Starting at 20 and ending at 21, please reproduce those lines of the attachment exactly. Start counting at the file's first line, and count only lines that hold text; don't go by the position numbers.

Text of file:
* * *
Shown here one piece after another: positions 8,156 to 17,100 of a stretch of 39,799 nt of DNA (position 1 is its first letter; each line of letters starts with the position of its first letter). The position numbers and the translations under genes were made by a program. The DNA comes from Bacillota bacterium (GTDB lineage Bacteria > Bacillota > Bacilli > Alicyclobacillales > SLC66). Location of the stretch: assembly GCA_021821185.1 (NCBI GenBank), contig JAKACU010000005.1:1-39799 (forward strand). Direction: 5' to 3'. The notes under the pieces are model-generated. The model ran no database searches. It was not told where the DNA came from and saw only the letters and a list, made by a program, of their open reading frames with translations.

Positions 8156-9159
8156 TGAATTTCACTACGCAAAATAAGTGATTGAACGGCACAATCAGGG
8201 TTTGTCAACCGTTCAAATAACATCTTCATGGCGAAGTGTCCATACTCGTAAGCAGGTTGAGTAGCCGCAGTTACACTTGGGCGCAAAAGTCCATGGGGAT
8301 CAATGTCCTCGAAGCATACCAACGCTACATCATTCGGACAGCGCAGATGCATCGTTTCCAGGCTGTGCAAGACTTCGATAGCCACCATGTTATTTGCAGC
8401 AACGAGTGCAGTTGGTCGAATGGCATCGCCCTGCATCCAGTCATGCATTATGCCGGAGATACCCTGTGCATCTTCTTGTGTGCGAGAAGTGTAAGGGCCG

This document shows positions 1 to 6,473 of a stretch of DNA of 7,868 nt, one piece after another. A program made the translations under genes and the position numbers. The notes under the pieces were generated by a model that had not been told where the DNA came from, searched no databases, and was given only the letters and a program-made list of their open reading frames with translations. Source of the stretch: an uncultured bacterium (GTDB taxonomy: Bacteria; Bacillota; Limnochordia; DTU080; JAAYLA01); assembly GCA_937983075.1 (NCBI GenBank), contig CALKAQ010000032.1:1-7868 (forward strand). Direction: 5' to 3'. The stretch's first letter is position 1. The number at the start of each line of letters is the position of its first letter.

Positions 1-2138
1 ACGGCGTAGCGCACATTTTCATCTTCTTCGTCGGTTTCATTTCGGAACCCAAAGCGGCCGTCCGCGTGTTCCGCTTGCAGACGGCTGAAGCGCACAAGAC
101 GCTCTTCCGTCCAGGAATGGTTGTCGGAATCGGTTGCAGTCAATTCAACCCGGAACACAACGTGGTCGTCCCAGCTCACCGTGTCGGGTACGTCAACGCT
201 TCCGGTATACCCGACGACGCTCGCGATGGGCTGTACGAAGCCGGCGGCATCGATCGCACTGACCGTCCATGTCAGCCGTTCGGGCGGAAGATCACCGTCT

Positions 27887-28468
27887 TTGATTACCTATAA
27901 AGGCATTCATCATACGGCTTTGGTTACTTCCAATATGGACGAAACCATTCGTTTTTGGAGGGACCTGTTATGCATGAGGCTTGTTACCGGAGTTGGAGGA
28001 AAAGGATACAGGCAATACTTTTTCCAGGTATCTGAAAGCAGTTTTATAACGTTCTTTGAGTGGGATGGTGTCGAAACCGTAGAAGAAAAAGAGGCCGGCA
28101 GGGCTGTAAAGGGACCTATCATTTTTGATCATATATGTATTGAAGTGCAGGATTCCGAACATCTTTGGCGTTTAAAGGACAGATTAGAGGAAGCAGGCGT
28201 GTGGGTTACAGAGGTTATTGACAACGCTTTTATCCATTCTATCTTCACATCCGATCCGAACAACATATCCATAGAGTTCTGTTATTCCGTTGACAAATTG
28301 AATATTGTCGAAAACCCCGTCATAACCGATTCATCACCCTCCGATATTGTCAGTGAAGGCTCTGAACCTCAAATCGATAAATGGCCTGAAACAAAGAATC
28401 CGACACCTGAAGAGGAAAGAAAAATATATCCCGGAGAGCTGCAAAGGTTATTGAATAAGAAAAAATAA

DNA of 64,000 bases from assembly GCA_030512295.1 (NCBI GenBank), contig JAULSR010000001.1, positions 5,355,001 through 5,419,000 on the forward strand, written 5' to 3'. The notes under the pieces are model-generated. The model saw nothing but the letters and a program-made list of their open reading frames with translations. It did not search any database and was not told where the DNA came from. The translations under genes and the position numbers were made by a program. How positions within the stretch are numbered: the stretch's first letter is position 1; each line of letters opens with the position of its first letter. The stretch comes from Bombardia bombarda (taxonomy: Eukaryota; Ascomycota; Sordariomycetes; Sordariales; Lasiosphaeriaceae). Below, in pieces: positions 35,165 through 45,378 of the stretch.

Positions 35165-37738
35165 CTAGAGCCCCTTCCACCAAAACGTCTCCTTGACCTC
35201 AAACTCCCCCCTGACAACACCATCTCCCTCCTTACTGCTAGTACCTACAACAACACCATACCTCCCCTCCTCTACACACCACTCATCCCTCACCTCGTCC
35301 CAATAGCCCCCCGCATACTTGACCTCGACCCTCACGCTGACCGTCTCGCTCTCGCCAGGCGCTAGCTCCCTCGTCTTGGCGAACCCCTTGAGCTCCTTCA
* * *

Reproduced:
DNA of 64,000 bases from assembly GCA_030512295.1 (NCBI GenBank), contig JAULSR010000001.1, positions 5,355,001 through 5,419,000 on the forward strand, written 5' to 3'. The notes under the pieces are model-generated. The model saw nothing but the letters and a program-made list of their open reading frames with translations. It did not search any database and was not told where the DNA came from. The translations under genes and the position numbers were made by a program. How positions within the stretch are numbered: the stretch's first letter is position 1; each line of letters opens with the position of its first letter. The stretch comes from Bombardia bombarda (taxonomy: Eukaryota; Ascomycota; Sordariomycetes; Sordariales; Lasiosphaeriaceae). Below, in pieces: positions 35,165 through 45,378 of the stretch.

Positions 35165-37738